I’ll never forget the smell of Biella
It’s been a while since I visited Biella in Piedmont, but I still recall the pungent, all pervasive smell of Botalla’s cheese maturation facility.
I love cheese in general and Botalla cheeses in particular. The family-owned cheesemaker produces a wide range of the typical Biellese cheese tometta, caciotta made from goat’s milk, maccagno based on the milk of cows grazing in the high mountains and Sbirro that is soaked in beer. They are all sold in varying grades of maturity. And they all have that mixture of craft, passion and tradition paired with innovation that make great cheese. But my goodness they smell.
A stinky environment
We were in a group of journalists and bloggers invited to visit Botalla in Biella by BITEG that promotes food and wine tourism in Piedmont, and although we had previously visited a gorgonzola dairy with no objections, a few people in the group backed off the moment Andrea Bonino opened the door. Something in the neighbourhood of 80.000 cheese were lined up in cellars below the family’s residence and there was no hiding the strong animal smell of mold and ammonia. Involuntarily, you find yourself gasping for air.
And it got worse.
Down in the cellar surrounded by cork-covered walls and raw pinewood shelves from floor to ceiling, the stench was so overwhelming it brought tears to the eyes of experienced foodies, but once your nose had adjusted to the stinky environment and you’d suppressed the need to gag, it was fascinating. It was a cathedral for cheese lovers with cheeses everywhere, and you could sniff their development from the pure white curd to hairy aged toma.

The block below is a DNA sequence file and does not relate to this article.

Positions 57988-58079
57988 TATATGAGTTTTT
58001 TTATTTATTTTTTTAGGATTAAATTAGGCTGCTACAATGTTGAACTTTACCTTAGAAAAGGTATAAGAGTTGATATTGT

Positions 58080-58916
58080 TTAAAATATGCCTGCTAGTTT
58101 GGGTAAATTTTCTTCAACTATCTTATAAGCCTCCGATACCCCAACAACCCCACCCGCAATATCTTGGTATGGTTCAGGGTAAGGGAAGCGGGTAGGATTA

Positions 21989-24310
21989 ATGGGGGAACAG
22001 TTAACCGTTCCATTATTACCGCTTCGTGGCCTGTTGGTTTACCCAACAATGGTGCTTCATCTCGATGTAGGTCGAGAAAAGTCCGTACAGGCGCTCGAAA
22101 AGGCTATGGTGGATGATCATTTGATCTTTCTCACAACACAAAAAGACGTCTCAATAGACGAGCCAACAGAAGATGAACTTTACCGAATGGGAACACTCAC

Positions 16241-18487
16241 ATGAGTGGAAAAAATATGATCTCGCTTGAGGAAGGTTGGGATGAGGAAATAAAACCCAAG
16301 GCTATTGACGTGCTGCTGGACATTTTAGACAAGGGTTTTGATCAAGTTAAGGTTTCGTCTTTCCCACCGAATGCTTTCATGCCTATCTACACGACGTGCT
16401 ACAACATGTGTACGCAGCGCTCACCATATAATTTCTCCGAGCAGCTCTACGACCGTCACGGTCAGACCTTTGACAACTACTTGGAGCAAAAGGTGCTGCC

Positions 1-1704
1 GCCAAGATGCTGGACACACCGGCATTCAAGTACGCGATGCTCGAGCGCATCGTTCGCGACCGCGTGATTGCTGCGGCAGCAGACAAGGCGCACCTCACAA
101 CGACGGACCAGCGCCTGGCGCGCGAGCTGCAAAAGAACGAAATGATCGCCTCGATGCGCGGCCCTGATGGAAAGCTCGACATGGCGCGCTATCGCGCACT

Cheese and beer
As a dedicated producer, Andrea Bonino talked at length about Botalla’s cooperation with dairy farmers and shepherds around Biella. About cattle breeds and different types of pre-Alpine pastures, and how they affect the flavour of the cheese. About the amount of milk needed to produce 500 g of hard cheese. And about the tedious labour of washing and turning every single cheese on a regular – for some products daily – basis.
As a curiosity that is becoming increasingly popular, he also presented the Sbirro, developed in collaboration with Biella’s microbrewery Menabrea across the street from Botalla. The brewery’s cellar is adjacent to the underground cheese halls, and a few years ago the two neighbours decided to try making a joint product. They soon discovered that mixing beer with milk in the early stages was a bad idea. Instead the Sbirro is soaked in beer several times during the ageing process, and it is covered in grains from the beer production, which gives it a unique flavour.
So, if you want a genuine taste of Biella without the massive stench of aging cheese, head for Menabrea’s restaurant and ask for a cheese platter to enjoy, while you look at Botalla from an odour-free distance.
We were invited to Biella by Biteg – Borsa internazionale del turismo enogastronomico.